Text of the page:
Constructed in the 7th century, the Shore Temple at Mahabalipuram is famous for the finesse of its architecture as well as for the intricacy of its stone carvings, many of which have eroded over the centuries. The temple, while not amongst the larger ones in India, is still notable due to the depth of its design and concept. The Shore Temple at Mahabalipuram has held the interest of temple enthusiasts from around the world because of its excellent proportions, impressionist embellishments and supreme quality of carvings. The spire of the Shore Temple has often been quoted as one of the finest examples in all of India.
The Shore Temple at Mahabalipuram has been conceived as the perfect cosmic body with its head and heart located over the spire. Inside the temple there are three main shrines two of which, facing east and west respectively, are dedicated to Shiva. These two shrines have been designed to catch the earliest and the last rays of the sun to illuminate the temple. The third smaller shrine is dedicated to Vishnu.
It has been theorized that the Shore Temple at Mahabalipuram was part of a larger temple complex that housed multiple temples which have been destroyed due to the loss of coastline and cyclonic activity in the Bay of Bengal that periodically hits the region. This theory found new credence after the Indian Ocean Tsunami of 2004 when the receding waters revealed the remnants of what may have been sister temples to the Shore Temple at Mahabalipuram.
Further excavations to the north and south of the Shore Temple also revealed remnants of rock cut figures of a religious theme before the original temple was built. These include a reclining image of Vishnu, the base of a shrine dedicated to the worship of Durga as well as a stepped ghat between the Shore Temple and the sea.
Another point of interest to the visitor on a tour of Mahabalipuram is the famous Sculpture Museum that is home to over 3,000 sculptures excavated at various times in Mahabalipuram. Also frequented by visitors is the nearby Mahabalipuram Lighthouse as well as the Tiger Cave which is another rock-carved cave temple dedicated to the worship of the Hindu Goddess Durga.
Mahabalipuram has a tropical weather that is typical of South India. Being a coastal town and close to the thermal equator, the city does not see much temperature variance throughout the year.
The Northeastern Monsoon from mid-October to Mid-December brings the most rains to Mahabalipuram while for the rest of the year, the town remains hot and humid.
Since the best time to visit most parts of India is between October and April which is considered the high season for tourists, most visitors plan their Mahabalipuram itinerary in line with their overall India trip.
The Group of Monuments at Mahabalipuram in recent times has been the venue of a high profile festival promoting traditional Tamil dance, art, theatre and puppetry. The festival is titled the Mahabalipuram Dance Festival and has generated considerable interest with visitors to Mahabalipuram.
The Group of Monuments at Mahabalipuram is about an hour’s drive from Chennai which is India’s fourth largest city and is the capital of the state of Tamil Nadu.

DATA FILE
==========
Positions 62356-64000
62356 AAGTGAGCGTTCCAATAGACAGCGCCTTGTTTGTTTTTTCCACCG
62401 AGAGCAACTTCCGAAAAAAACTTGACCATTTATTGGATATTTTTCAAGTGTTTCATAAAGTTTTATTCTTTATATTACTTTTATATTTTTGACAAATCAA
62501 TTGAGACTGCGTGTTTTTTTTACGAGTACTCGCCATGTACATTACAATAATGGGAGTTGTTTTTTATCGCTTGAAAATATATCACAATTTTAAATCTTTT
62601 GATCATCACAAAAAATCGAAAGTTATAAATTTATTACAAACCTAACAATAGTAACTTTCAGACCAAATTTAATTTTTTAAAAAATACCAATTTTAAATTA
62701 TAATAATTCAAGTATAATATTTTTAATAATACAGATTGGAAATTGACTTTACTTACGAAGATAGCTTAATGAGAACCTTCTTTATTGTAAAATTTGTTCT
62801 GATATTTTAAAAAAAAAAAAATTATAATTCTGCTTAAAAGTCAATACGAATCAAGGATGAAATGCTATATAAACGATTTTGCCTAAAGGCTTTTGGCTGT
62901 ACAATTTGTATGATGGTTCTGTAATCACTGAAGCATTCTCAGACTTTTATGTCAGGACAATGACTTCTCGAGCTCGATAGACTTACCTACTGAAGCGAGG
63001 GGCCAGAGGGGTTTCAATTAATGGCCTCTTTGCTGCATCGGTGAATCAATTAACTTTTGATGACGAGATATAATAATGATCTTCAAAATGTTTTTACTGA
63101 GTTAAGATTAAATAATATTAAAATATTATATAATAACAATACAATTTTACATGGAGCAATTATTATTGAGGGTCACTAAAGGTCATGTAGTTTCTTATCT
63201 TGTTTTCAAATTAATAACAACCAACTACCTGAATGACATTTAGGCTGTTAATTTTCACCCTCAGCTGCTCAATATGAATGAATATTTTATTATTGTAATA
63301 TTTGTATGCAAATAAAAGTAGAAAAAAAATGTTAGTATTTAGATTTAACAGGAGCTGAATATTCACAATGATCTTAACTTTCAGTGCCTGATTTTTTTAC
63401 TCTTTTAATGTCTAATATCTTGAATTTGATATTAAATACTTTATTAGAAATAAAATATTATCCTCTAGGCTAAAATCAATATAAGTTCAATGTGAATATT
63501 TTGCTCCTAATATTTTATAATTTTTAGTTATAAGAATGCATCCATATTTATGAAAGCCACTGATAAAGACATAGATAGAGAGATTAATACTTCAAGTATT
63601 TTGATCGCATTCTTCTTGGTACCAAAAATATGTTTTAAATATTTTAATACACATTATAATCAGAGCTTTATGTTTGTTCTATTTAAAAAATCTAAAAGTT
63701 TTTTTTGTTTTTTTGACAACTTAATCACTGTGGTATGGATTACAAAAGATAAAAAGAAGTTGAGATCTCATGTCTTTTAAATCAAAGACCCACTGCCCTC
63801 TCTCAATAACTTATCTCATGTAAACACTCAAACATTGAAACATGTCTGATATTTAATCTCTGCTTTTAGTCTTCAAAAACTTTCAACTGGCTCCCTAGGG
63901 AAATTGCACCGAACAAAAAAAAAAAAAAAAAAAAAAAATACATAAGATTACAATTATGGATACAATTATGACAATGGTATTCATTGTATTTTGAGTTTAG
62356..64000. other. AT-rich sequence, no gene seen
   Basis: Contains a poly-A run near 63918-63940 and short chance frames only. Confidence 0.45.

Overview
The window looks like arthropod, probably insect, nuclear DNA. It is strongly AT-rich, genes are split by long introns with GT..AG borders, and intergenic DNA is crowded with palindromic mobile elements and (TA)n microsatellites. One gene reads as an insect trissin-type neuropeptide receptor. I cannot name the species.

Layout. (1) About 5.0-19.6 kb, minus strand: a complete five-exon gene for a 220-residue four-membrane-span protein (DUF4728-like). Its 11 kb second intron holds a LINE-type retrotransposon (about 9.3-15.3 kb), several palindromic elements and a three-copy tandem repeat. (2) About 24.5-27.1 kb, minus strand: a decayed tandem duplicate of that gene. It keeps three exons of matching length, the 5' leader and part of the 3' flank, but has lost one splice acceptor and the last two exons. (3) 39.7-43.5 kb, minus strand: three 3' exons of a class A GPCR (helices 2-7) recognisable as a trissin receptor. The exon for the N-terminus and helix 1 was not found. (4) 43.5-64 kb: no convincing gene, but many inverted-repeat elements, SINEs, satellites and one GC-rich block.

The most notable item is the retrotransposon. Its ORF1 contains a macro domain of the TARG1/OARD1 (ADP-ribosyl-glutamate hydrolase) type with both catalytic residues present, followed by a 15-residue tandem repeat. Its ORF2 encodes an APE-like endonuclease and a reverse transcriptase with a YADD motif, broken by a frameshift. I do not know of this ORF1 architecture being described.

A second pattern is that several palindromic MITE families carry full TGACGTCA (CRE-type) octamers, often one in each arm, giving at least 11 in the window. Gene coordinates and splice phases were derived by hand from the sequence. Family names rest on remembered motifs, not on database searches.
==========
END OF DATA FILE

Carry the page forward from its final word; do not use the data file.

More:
The most convenient way to get to the Group of Monuments at Mahabalipuram is by taking a flight to the Chennai International Airport which is serviced by a significant number of regional and international carriers. The airport offers convenient connections to all cities in India as well as a number of international destinations across Asia, the Middle East, Far East and Europe.
From Chennai you can take a day excursion in a luxury SUV to the Group of Monuments at Mahabalipuram. Alternatively, Mahabalipuram also offers limited luxury hotel options and many travelers make a stop-over in the town to explore nearby cultural artifacts and then proceed further to explore attractions in nearby cities such as Kanchipuram and Pondicherry.
The Group of Monuments at Mahabalipuram with its unique attractions and UNESCO World Heritage site status is sure to attract the interests of fans of ancient Indian history, world religions as well as enthusiasts of culture, archeology, art, architecture and spirituality.
All attractions at Mahabalipuram are conveniently located in close proximity to one another. This makes it easy for them to be visited during the course of a single day and many tourists prefer to explore the town on foot. This makes the Group of Monuments at Mahabalipuram a perfect cultural excursion for all age groups.
Appropriate Attire :
It is worth remembering that the Group of Monuments at Mahabalipuram including the Shore Temple and the Five Rathas are all Hindu temples with significant religious importance for locals. It is therefore required that visiting tourists dress modestly covering arms, legs and shoulders.
Since all attractions in Mahabalipuram are within close walking distance to one another, many visitors prefer exploring the town on foot thereby requiring some walking. It is therefore advisable that light, breathable cotton clothing is worn along with appropriate protection against the sun so as to best help visitors adjust to the hot and humid weather of Mahabalipuram.